INFORMAL INFLUENCE: The private sector is dominated by the informal sector, which naturally lacks reliable records for exact incomes, or fixed records of addresses for citizens. The 2010 GSS employment survey found that nationally 6.6% of the working-age population, aged 15 to 64, was employed by the public sector, the formal private sector accounted for 7.2% and 86% were in the informal sector. In the Northern Region these figures were much more pronounced, with 3.9% employed in the public sector, 1.4% in formal private sector employment and 94.2% in informal sector work.
There is no welfare state in Ghana, and so those not working in formal positions are likely to be supQuarterly commodity prices 2009-13 ported by informal subsistence work or by relatives working in the informal sector of the economy. This is further underlined by an analysis of active contributors to the state pension scheme, which is mandatory for all workers in the formal sector.
Figures released by the Social Security and National Insurance Trust in 2012 showed 41.5% of all active pension contributors were public servants, 25.7% of all contributors were private sector workers from the area around Accra and private sector workers in Tamale, the biggest town in the Northern Region, accounted for just 1.7% of total active contributors.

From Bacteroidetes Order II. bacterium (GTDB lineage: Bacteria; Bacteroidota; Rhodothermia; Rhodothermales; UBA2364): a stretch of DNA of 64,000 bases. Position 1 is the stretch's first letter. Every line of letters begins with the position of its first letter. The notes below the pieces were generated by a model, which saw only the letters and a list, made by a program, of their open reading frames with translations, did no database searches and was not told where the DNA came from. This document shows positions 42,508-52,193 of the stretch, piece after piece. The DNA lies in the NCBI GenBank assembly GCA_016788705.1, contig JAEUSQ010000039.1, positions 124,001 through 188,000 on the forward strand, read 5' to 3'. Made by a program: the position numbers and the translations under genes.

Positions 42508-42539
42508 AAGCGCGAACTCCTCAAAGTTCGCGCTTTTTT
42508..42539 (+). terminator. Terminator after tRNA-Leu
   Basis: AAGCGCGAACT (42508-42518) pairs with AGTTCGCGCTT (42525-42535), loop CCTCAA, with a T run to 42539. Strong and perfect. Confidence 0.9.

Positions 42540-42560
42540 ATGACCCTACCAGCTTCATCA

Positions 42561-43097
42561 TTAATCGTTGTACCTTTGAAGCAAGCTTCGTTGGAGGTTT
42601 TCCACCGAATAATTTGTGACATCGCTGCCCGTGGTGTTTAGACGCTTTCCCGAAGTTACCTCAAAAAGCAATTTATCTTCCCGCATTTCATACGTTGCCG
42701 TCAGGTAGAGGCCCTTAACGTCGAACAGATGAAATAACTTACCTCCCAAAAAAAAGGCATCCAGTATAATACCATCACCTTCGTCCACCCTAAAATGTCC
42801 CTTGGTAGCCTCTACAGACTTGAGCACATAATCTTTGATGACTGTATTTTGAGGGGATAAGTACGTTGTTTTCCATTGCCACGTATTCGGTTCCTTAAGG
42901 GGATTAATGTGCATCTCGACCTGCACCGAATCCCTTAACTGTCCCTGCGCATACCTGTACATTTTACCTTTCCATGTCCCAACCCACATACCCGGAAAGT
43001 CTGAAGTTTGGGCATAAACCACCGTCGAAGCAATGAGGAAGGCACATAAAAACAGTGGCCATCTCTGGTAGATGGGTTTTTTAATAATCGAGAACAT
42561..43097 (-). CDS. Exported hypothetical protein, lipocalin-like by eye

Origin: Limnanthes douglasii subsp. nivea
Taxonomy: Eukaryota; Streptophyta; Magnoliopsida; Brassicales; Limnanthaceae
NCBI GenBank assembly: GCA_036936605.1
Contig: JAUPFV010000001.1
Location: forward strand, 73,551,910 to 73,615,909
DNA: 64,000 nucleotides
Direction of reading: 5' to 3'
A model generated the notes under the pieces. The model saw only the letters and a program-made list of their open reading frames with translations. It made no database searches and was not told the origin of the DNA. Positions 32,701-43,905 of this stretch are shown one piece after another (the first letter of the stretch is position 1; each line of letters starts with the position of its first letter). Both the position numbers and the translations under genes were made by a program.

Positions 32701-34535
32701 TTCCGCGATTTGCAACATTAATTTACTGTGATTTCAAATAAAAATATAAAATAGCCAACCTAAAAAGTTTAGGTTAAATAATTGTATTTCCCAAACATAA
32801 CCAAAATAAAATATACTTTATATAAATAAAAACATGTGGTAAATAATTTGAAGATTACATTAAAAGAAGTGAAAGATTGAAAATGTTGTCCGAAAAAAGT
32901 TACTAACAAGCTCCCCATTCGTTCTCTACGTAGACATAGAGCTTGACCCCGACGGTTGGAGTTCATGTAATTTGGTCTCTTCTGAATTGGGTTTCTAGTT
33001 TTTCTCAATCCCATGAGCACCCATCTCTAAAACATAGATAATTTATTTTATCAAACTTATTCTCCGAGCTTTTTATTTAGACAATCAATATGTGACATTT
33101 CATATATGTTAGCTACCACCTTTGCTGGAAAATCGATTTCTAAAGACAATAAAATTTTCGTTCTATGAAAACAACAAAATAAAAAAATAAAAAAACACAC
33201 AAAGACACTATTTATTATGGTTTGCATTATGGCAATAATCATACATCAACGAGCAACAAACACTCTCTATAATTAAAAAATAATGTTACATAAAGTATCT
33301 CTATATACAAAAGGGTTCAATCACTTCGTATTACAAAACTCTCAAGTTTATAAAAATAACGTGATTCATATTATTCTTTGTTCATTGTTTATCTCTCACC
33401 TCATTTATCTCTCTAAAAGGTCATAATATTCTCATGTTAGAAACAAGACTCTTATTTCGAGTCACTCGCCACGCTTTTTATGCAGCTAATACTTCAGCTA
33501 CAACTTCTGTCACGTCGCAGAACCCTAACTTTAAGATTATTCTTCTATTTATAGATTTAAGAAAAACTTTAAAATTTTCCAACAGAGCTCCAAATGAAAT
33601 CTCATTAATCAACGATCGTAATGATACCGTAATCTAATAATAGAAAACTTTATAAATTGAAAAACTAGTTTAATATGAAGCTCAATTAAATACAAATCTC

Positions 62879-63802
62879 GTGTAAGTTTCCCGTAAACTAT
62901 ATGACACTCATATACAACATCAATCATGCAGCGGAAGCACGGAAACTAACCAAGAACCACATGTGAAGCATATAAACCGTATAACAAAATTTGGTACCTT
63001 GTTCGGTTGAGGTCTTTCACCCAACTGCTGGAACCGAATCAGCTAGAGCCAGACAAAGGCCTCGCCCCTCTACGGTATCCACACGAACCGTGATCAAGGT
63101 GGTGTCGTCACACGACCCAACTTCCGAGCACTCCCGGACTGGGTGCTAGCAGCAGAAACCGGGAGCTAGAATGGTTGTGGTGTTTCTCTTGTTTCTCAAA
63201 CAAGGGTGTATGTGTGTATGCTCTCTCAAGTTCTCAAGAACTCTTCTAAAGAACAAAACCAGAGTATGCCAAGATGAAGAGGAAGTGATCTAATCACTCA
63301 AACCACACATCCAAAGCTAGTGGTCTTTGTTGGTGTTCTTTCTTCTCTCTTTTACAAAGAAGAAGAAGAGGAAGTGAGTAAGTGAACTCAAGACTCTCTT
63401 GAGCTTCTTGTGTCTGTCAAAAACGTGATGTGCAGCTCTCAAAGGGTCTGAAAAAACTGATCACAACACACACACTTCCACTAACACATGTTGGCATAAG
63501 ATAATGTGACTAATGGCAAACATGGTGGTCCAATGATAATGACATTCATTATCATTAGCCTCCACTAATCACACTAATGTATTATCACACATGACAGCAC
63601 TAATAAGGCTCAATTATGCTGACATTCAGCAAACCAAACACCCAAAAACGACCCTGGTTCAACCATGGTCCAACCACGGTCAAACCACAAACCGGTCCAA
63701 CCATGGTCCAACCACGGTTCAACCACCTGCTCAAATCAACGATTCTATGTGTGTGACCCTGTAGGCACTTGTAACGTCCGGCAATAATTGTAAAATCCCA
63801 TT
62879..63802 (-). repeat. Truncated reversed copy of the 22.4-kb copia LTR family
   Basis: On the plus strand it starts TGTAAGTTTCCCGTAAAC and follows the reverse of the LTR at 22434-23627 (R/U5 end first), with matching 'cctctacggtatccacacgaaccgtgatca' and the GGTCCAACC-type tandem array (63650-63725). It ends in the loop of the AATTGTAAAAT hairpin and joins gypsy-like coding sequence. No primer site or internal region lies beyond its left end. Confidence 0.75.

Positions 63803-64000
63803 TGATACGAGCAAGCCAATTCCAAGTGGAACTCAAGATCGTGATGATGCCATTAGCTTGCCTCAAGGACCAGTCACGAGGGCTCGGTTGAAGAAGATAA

TRADE: According to the finance minister’s April 2013 budget statement, total exports increased to $13.54bn, compared to $12.79bn in 2011. However, total imports also grew significantly, from $15.83bn in 2011 to $17.76bn in 2012, which resulted in a higher trade deficit of $4.22bn in 2012, when compared to $3.05bn in 2011.
Ghana’s imports of oil have grown and this has was noticeable in the first quarter of 2013. While imports as a whole show a marginal growth of 0.8% year-onyear, at $4.2bn in the first quarter, non-oil imports dipped by 7.1% to $3.2bn, and oil imports increased by 44.2% to $913m, according to the BoG’s MPC report published in May 2013.
Gold, cocoa and crude oil account for 85% of Ghana’s exports, leaving the country exposed to external pressures if spot prices of these commodities are subject to significant fluctuations. The main export commodities were gold, with earnings of $5.64bn; crude oil, with export receipts of $2.98bn; and cocoa beans and product exports, which netted $2.83bn. Gold remains the country’s most significant export commodity. It accounted for just over 40% of total export revenues in 2012. Gold exports in the first quarter of 2013 were $1.5bn, according to the BoG’s MPC, which noted a sharp decline in gold prices to $1400 per ounce. It had been trading at $1544 per ounce a year before.